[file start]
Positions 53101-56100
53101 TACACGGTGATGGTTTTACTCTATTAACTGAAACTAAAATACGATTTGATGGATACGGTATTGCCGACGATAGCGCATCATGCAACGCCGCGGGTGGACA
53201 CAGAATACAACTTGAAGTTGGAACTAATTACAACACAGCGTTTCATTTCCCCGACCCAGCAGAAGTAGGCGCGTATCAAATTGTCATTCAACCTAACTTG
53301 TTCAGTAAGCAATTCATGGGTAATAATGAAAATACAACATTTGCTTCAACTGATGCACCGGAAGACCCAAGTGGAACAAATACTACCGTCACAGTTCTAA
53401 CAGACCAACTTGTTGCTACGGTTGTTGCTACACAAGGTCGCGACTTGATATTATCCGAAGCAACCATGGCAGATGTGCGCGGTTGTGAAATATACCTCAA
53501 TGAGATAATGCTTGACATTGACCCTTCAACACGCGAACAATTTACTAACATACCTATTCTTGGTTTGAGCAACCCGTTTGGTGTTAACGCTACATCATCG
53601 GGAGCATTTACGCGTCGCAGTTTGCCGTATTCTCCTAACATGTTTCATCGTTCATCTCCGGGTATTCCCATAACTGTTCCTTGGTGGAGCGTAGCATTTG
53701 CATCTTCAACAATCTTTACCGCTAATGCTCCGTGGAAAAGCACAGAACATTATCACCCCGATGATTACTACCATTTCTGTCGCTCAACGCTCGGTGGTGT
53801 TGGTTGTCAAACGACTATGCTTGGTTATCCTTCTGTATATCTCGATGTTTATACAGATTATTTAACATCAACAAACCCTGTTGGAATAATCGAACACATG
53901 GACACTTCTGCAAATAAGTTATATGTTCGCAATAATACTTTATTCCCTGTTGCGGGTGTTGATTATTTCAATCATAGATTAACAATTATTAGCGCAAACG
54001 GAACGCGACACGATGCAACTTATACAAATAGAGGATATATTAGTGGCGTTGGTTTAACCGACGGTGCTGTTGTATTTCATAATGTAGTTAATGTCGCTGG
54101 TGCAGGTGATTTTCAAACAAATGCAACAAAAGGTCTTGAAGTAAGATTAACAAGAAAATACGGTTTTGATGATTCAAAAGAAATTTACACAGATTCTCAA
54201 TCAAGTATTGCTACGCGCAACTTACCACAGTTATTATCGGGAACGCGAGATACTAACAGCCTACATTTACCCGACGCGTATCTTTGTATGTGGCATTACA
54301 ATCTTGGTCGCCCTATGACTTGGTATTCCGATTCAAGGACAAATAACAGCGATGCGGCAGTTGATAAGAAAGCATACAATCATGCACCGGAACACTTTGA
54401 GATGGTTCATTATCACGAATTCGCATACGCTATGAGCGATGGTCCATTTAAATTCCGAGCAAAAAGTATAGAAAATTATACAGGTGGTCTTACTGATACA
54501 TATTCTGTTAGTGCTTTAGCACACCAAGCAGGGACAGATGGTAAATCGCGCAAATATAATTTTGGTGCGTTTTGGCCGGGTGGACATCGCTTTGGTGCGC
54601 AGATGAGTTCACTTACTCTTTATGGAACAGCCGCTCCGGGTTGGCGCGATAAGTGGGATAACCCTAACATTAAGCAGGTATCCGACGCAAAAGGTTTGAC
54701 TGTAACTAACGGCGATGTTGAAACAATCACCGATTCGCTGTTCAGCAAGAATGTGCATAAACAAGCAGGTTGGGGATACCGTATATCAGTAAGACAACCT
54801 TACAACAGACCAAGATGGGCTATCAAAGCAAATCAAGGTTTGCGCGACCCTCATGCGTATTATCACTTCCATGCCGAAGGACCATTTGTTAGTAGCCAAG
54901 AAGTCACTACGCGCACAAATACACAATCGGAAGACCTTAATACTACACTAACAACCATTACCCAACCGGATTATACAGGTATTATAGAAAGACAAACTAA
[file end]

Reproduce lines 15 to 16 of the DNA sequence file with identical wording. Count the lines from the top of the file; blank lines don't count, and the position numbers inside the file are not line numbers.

54401 GATGGTTCATTATCACGAATTCGCATACGCTATGAGCGATGGTCCATTTAAATTCCGAGCAAAAAGTATAGAAAATTATACAGGTGGTCTTACTGATACA
54501 TATTCTGTTAGTGCTTTAGCACACCAAGCAGGGACAGATGGTAAATCGCGCAAATATAATTTTGGTGCGTTTTGGCCGGGTGGACATCGCTTTGGTGCGC